Wednesday 19 September 2012

How the West was won

A funny thing happened on Saturday. A lot of my Twitter followers and Facebook friends started enthusing about the Western, purely because that week's Doctor Who episode had a Western theme. It's amazing, considering how many people said they weren't interested in The Guns of Retribution because they "don't like Westerns".

The Western is a genre unique to America but it's not a genre that appeals solely to Americans. I talked about this in one of my guest posts last week, but I think that the Western as a genre is not as staid or outdated as some people seem to think. The True Grit remake is more recent than the John Wayne films people seem to have in mind when they think of the Western, and look at the success of Deadwood or Hell on Wheels on TV.

Within literature, the Western has never truly gone away, but there are definitely writers working towards making it a viable and popular genre once again. There is still a market for the more 'classic' Western tale, as the success of Edward A. Grainger's Cash Laramie story collections proves. I've reviewed volume I and volume II on my blog and I absolutely love his US marshal, Laramie. Raised by Native Americans, and partnered by the black (and totally fantasic) Gideon Miles, the stories look at issues around race, while continuing to deliver adventure and action. Grainger has also taken the unusual step of allowing other writers to tell stories using his creations - Heath Lowrance wrote the fantastic Miles to Little Ridge, while Wayne D. Dundee wrote Manhunter's Mountain. I think it's this almost collaborative approach that stands testament to how supportive the Western community is.

Short stories certainly seem to be the way to go, and Matt Pizzolato's collection, The Wanted Man, offers eight stories for just 99c. It's available both for the Kindle and the Nook, as well as in paperback for $5.99. Four of the stories feature his antihero, Wesley Quaid, who now stars in his own forthcoming novella, Outlaw. But Pizzolato doesn't just write fiction - he also edits The Western Online, dedicated to all things Western.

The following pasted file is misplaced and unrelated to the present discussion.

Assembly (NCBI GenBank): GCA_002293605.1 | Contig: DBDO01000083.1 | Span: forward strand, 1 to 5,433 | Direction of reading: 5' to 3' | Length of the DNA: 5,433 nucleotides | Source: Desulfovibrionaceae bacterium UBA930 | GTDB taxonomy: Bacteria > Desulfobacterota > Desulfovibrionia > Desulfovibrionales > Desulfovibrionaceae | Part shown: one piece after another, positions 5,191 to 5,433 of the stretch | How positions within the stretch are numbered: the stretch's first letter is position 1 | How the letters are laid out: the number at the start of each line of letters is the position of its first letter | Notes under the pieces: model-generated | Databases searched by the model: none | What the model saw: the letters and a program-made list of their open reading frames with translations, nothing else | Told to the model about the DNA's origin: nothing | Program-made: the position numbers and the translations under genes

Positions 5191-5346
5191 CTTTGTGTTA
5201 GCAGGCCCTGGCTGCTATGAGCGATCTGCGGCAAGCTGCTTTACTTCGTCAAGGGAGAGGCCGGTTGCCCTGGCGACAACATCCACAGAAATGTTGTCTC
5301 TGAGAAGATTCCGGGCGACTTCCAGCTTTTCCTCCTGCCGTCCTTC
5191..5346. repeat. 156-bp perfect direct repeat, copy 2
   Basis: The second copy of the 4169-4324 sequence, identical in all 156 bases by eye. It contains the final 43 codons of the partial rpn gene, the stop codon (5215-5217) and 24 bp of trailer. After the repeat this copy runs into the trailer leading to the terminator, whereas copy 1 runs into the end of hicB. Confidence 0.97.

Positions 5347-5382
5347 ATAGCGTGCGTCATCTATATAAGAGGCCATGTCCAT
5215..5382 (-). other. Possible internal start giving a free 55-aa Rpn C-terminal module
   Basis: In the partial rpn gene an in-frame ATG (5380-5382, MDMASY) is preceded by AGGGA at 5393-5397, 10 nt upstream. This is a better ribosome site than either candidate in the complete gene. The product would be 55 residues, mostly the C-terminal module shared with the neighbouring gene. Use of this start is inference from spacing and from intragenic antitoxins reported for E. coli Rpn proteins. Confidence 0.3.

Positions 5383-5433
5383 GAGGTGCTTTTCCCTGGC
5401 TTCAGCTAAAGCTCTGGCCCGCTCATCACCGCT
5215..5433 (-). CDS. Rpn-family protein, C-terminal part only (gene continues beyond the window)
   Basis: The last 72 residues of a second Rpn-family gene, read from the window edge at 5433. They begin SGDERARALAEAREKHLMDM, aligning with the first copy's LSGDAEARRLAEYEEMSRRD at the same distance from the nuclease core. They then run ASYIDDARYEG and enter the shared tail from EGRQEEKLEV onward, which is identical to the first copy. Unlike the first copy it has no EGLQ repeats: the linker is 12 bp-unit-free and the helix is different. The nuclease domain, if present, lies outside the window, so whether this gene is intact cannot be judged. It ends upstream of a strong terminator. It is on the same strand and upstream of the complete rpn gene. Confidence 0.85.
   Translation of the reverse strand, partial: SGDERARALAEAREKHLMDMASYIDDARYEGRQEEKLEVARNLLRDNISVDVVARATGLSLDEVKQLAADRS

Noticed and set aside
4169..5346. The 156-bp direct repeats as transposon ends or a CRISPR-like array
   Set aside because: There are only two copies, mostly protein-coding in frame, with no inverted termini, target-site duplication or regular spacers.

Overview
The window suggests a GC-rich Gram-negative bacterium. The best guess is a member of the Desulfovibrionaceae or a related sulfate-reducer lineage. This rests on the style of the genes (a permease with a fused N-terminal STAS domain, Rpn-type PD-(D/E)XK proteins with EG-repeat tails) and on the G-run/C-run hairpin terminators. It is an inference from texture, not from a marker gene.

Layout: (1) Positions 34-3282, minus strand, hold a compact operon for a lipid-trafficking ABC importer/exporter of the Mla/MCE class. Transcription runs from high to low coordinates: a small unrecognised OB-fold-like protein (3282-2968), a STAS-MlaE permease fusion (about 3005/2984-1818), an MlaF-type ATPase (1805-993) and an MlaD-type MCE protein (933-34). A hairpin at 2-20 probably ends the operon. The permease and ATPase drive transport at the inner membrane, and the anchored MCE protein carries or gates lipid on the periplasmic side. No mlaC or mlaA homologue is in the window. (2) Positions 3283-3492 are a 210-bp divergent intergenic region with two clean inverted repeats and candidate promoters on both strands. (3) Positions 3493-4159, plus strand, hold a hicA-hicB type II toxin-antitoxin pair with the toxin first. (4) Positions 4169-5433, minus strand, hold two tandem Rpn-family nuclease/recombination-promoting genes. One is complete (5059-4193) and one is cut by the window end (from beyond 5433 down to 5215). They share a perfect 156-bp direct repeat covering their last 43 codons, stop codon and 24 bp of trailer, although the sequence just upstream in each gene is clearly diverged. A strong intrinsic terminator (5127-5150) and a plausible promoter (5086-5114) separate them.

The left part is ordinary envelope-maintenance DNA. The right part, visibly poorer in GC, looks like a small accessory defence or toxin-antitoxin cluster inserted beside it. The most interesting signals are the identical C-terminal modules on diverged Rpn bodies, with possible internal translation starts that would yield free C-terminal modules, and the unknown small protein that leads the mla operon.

Thing is, I'm a firm believer than the Western is a genre that plays very well with other genres. If you like your historical romances, then Beth Trissel should be your go-to gal. Cowboys & Aliens proved that sci-fi works with the Western, and Back to the Future III did much the same. There's even a sub genre, named the 'weird Western', and Heath Lowrance has two stories available that mix horror with the Western. Starring his hero, Hawthorne, they're a good blend of generic elements and should appeal to fans of either genre. That Damned Coyote Hill was a spooky read, and The Long Black Train is the other Hawthorne title. Hopefully fans of the weird Western will appreciate my sequel to The Guns of Retribution, in which Grey O'Donnell fights a foe far stranger than a crooked sheriff. To Kill A Dead Man is on my 'to finish writing' list. In the meantime, you can always read my three-part Dead Man's Hand, which is available for the Kindle.

I just hope that people will give the Western a chance - it's a strong, vital and enjoyable genre, a heady mix of historical fiction and the action/adventure stories we enjoyed as kids. I'm not even saying that just to get you to read my book - I'm saying it on behalf of all of us.


Stephen said...

Hi there Icy -- it's interesting how genres shift in and out of favour. There was a long, long time in film when pirates couldn't be shifted at flintlock point -- Cutthroat Island -- and then along came Pirates of the Caribbean... A good genre never dies, sometimes it's just sleeping or awaiting that special re-interpretation (Anne Rice and vampires) to bring it back to life for a new audience: fangs, six shooters, cutlasses, and all. St.

Icy Sedgwick said...

I did hope that the success of True Grit might revive the Western but it seemed very much to be a one-off. For now, at least.

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